Boondoggle Train Already Obsolete

by Anthony Pignataro | April 21, 2011 2:16 pm

[1]APRIL 21, 2011

The debate over whether to build an 800-mile network of bullet trains crisscrossing the state at speeds approaching 220 miles per hour is one of the most contentious we have today. Its projected cost of $45 billion (some analysts say double that) makes it the largest public works project in state history.

At a time when the project is facing unprecedented criticism, State Sen. Alan Lowenthal, D-Long Beach, has introduced SB 517, which he hopes will bring some measure of rationality to the project. The state of the project, Lowenthal’s chief of staff recently told me, has “disappointed” the senator, who is among the Legislature’s strongest high-speed rail supporters.

Since its creation, the High-Speed Rail Authority has operated pretty much on its own. Five of its nine members are governor-appointed, with the rest appointed by legislative leaders. As such, in recent years the authority’s board has run afoul of a scandal or two — accusations that two members were in violation of the state’s ban on holding “incompatible offices” as well as revelations that a few board members weren’t keeping accurate records of their travel expenses. (The state Fair Political Practices Commission recently ruled that they did not violate state law.)

“The senator has been consistently disappointed with the level of detail in the [authority’s] business plan,” said John Casey, Lowenthal’s chief of staff. “He’s found it not to be really serious.”

Lowenthal helped pass the original $10 billion bond measure a few years ago that really jump-started the high-speed rail effort. According to Casey, Lowenthal feels the rail authority in recent years simply hasn’t been effective. His bill would take the whole authority and place it under the direct control of the state Business, Transportation and Housing Agency.

“The bill would require the secretary to propose an annual budget for the authority upon consultation with the authority,” reads the bill text. “The bill would require the members of the authority appointed by the Governor to be appointed with the advice and consent of the Senate. The bill would provide for the members that are appointed to have specific background or experience, as specified.”

What’s more, the bill would place the Business, Transportation and Housing Secretary on the rail authority as an ex-officio member. And it would “enact various conflict-of-interest provisions applicable to members of the authority and its staff, as specified, and would prohibit a person from serving on the authority in certain circumstances,” according to the bill text.

Of course, it should come as no surprise that the rail authority isn’t too keen on Lowenthal’s effort — though apparently not because Lowenthal failed to capitalize “authority” in his legislation and thus give the panel sufficient respect.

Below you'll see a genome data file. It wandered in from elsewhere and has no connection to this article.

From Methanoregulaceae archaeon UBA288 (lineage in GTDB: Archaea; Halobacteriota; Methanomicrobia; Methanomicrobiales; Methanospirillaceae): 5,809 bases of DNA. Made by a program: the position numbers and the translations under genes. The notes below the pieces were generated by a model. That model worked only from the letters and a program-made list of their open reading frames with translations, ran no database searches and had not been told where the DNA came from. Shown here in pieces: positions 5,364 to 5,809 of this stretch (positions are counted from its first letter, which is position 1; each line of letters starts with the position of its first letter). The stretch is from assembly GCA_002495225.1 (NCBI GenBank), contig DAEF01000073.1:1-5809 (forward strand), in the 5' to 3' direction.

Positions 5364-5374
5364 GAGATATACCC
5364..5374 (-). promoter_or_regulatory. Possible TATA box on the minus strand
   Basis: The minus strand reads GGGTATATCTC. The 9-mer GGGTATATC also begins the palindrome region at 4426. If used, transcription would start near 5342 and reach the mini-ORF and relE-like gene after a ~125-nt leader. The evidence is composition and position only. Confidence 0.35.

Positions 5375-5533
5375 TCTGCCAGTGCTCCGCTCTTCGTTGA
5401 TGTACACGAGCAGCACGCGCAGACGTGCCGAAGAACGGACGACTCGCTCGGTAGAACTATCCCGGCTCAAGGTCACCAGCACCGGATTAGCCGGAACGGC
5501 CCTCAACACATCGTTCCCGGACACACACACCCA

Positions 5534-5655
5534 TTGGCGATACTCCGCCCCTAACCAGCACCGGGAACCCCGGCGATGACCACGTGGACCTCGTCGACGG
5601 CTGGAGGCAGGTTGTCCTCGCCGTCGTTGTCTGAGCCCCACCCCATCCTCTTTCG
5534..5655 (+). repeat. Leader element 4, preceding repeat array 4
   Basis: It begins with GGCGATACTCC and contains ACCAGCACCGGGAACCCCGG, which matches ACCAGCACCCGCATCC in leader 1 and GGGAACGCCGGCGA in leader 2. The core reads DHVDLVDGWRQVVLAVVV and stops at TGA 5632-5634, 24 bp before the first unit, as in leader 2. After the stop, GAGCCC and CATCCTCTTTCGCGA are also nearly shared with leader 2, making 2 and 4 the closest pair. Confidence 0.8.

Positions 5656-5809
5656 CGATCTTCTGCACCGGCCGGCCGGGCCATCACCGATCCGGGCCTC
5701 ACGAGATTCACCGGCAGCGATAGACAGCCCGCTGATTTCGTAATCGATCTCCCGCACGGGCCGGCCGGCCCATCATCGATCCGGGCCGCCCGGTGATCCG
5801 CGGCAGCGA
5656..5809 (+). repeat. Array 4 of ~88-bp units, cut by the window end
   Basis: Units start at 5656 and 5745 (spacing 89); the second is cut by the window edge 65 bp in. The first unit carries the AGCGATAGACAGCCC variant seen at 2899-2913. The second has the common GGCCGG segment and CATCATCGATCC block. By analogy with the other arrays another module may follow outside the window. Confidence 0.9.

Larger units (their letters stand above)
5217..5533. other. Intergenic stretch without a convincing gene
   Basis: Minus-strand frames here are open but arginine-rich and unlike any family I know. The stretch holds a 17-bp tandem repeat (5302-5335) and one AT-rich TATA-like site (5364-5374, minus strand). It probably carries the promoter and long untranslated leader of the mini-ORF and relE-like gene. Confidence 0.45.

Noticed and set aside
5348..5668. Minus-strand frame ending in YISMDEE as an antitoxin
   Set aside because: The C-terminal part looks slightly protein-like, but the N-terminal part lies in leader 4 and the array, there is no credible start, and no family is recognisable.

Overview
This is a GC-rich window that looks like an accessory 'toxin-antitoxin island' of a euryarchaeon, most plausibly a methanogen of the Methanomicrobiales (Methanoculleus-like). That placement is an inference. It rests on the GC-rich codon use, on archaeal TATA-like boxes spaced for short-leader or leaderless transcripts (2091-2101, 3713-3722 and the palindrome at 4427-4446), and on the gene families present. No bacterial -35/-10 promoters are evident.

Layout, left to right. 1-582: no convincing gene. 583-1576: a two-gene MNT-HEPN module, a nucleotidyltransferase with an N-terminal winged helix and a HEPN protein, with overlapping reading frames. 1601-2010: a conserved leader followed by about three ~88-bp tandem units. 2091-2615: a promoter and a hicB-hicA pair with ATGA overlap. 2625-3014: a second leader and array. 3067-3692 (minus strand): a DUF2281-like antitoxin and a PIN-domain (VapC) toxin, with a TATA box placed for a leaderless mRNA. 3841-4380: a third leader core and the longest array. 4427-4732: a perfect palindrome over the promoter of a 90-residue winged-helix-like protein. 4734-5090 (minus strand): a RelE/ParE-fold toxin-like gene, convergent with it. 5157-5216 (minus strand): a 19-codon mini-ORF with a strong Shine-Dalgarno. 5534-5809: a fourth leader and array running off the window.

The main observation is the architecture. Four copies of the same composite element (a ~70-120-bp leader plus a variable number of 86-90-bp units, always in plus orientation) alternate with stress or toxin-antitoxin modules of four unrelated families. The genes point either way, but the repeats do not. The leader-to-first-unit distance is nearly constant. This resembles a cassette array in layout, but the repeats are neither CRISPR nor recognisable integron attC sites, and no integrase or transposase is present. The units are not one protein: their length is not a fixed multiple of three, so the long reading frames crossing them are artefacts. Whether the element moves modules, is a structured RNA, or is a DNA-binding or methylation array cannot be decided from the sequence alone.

“The Board has previously opposed proposals to place the Authority within Business, Transportation, and Housing, and remains consistent in that position,” Board chairman Curt Pringle wrote in an undated but often incoherent letter to Senator Mark DeSaulnier, D-Concord, chairman of the Housing and Transportation Committee. “It is our position that Senate approval of the majority the positions [sic] does not maintain the balanced nature of the Board.”

Pringle’s main argument though is that now is not the time to be fiddling with the accountability of the board, given its very sensitive need to find private financing for the cartoonishly expensive bullet train system they’re designing.

“An overhaul of the Board during these next two years of securing private investment and beginning construction would send the wrong signal to those critical partners,” Pringle wrote.

Oh, absolutely — if I were ponying up a few hundred million for bullet trains, I’d want to make sure the governing body was as controversial and secretive as possible.

In any case, there isn’t yet a published analysis of the bill, but it’s due for a hearing in the Senate Transportation and Housing Committee on April 26. Of course, all of this may be moot — and by “all of this,” I mean the whole decision to build a bullet train system in California.

The May issue of Popular Science has a glitzy image of a futuristic mag-lev train on the cover, announcing that new “supertrains” that are capable of 700 mile-per-hour speeds are coming soon — allowing travelers to move from New York to Los Angeles “in 41 minutes” without leaving the ground — and making the so-called “bullet trains” that are in California’s proposed system seem suddenly rather creaky and obsolete.

-Anthony Pignataro

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